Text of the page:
We will remember every rescuer who died in honor. We will remember every family that lives in grief. We will remember…
—George W. Bush
Good morning. Today, we’re pausing to reflect on two events that forever changed the world:
- It’s the 19th anniversary of the September 11 terrorist attacks which killed nearly 3,000 Americans.
- Exactly six months ago, on March 11, the World Health Organization declared the coronavirus outbreak a pandemic. More than 900,000 people around the world have died from COVID-19.
To all those who’ve suffered or lost loved ones in these tragedies, we’re thinking of you and sending strength.
No day shall erase you from the memory of time.
August is gone, classrooms are in flux as some are open, many are not, and many parents are being recast as homeschoolers. Looking for some additional content to keep your kids busy? Look to the national parks.
According to the National Parks Traveler, the National Park System (NPS), 419 units strong, is rich with educational materials touching biology, botany, biodiversity, wildlife, paleontology, archaeology, and so many more “oligies.” And that’s not to overlook the cultural and historical resources to be found in places like Hubbell Trading Post National Historic Site in Arizona, Saratoga National Historical Park in New York, and Appomattox Court House National Historical Park in Virginia.
Whether you’re hunkered down during the coronavirus pandemic on the East Coast or in the West or somewhere in between, there are virtual programs developed by the National Park Service and friends groups and cooperating associations you can tap into to not only keep your children busy but learning from a wide range of subjects.
Unlike in the early days of the pandemic when school systems first shuttered and only offered a review of previously covered material for the rest of the school year, this fall school systems have vowed that there will be new content and curriculum and that it will be more rigorous and engaging.
That said, I have major concerns about an educational system that relies on students sitting in front of a computer screen for many hours. I also have concerns about how to keep them engaged and motivated for many weeks and possibly months. Although we’re told how resilient children are, and that’s often true, they are struggling to adjust to a new normal like the rest of us and I’m concerned about their emotional health and level of academic engagement.
Supplemental educational resources from the National Park Service are welcome because I believe that in many areas of the country it will fall to parents to help their children find more opportunities for learning and projects that are interesting and engaging. Some families already are aware that the National Park System is a source of knowledge and inspiration. Their children are aware of and participants in Junior Ranger programs so plugging into NPS materials would be a no-brainer for them.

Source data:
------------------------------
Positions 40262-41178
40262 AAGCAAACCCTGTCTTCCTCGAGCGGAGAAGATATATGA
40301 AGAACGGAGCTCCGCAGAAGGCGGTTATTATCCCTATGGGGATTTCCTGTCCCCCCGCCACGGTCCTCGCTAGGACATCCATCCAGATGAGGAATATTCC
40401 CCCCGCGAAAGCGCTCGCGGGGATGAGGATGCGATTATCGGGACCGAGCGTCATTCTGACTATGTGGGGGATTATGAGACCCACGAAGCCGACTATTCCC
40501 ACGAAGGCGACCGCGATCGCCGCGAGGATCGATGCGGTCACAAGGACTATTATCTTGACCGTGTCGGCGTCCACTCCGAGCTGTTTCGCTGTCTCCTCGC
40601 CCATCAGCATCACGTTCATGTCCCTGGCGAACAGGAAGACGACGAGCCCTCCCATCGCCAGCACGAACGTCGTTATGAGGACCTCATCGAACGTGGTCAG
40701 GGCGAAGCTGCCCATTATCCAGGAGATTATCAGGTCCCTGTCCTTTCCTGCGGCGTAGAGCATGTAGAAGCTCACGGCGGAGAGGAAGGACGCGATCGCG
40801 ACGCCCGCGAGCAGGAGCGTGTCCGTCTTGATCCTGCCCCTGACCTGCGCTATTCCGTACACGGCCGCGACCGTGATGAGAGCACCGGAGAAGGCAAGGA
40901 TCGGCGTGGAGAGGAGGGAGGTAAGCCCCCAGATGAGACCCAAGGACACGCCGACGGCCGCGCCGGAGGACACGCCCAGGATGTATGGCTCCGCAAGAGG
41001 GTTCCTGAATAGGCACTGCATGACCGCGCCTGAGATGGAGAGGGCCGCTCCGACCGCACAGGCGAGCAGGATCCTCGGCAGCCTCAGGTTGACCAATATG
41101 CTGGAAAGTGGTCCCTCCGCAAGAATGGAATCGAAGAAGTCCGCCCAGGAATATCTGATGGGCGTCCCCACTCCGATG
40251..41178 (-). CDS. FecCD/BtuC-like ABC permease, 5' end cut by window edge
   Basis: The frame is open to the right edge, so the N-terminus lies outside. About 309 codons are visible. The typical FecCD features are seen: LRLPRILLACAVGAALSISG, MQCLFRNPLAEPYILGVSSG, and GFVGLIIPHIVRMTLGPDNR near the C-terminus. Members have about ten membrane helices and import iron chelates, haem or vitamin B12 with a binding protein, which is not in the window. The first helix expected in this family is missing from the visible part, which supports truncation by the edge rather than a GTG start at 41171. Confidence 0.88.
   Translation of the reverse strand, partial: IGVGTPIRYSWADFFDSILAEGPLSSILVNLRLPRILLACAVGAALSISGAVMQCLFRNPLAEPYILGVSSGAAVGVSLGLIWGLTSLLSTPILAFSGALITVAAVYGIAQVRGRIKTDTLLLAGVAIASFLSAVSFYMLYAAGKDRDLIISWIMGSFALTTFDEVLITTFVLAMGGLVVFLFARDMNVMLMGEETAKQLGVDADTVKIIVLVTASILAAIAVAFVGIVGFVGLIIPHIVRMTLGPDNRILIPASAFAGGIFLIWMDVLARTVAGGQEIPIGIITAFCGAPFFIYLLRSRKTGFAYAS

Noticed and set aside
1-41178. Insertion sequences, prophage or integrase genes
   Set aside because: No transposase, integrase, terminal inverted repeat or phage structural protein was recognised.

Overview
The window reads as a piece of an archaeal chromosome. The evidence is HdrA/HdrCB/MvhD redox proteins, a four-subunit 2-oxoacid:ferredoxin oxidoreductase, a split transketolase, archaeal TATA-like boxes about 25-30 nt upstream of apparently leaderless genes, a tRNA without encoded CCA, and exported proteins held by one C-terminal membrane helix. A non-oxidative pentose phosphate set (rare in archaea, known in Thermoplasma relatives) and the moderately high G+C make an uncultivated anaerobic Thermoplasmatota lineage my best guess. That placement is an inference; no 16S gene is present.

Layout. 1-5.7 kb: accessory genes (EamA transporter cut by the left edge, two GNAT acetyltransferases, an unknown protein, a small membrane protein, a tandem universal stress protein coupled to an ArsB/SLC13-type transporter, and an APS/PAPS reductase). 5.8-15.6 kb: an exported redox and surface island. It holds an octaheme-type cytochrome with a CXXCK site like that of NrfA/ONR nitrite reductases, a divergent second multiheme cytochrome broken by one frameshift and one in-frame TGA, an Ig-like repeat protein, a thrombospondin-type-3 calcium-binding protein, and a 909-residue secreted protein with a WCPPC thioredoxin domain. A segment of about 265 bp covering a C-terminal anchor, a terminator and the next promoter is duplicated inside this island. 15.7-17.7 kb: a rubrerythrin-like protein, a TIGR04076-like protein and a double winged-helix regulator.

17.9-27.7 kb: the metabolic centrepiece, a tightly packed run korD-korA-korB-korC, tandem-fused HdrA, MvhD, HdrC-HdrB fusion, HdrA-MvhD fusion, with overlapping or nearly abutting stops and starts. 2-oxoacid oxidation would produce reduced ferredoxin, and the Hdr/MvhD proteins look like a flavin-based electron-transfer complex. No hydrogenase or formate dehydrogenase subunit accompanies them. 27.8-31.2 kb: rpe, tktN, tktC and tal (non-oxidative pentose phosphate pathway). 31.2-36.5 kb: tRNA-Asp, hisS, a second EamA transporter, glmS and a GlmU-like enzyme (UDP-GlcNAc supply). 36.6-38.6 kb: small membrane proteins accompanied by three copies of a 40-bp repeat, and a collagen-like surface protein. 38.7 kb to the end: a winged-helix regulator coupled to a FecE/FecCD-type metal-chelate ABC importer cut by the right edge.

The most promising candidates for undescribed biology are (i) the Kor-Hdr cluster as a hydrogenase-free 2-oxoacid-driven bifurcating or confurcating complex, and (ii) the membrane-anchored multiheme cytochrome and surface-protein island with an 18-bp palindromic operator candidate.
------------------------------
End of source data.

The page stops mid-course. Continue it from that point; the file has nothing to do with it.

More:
Washington’s National Park Fund is offering a new series of virtual field trips to Mount Rainier, North Cascades, and Olympic National Parks. Virtual Field Trips can be a great resource for home-schooling parents and teachers especially since all the past field trips are recorded. The ones labeled ‘Junior Ranger’ are especially good for younger children while all the other field trips are relevant for Middle and High School students.
Creating educational materials for school-age children is nothing new for the Blue Ridge Parkway Foundation, the driving force behind the popular Kids in Parks program, a particularly useful program if you can head out to a nearby park for outdoor learning. The Kids in Parks program has a suite of materials that can be used by teachers, parents who are now teaching, and students to engage them in outdoor activities that promote learning in nature.
Kids in Parks works with individual parks to convert their preexisting hiking trails (and other types of trails) into ‘TRACK Trails’ through the installation of signs and brochures that turn an ordinary hike into a fun-filled, discovery-packed adventure. Each TRACK Trail has four brochure topics students can use to learn about and connect with nature: Flowers, Lichen, Dragonflies, Nature’s Relationships, Birds, etc. (They have a catalog of 30+ brochures).
Children that register their adventures through the website earn a series of prizes designed to make their next outdoor adventure more fun and encourage repeat use of the program. Over the past 11 years, Kids in the Parks have had 700,000 children and 1.7 million people hike their trails.
The Congaree National Park TRACK Trail is a flat 2.4 mile loop through a floodplain forest on boardwalks. Congaree National Park is home to one of the few old-growth floodplain forests east of the Mississippi River. With trees an average of 130 feet, the forest at Congaree is one of the tallest broad-leaved (or deciduous) forests in North America. Grand bald cypress, water tupelo, and loblolly pine trees surround you along this trail.
Astonishing biodiversity exists in Congaree National Park, the largest intact expanse of old growth bottomland hardwood forest remaining in the southeastern United States. Waters from the Congaree and Wateree Rivers sweep through the floodplain, carrying nutrients and sediments that nourish and rejuvenate this ecosystem and support the growth of national and state champion trees.
In light of the coronavirus pandemic, the foundation has converted some of their most popular TRACK Trail brochures into e-Adventures that youngsters can do on a smart phone or tablet. They can complete these e-Adventures in their backyard, schoolyard, local park, on an official TRACK Trail, or anywhere in between.
Tough times don’t last. Tough people do.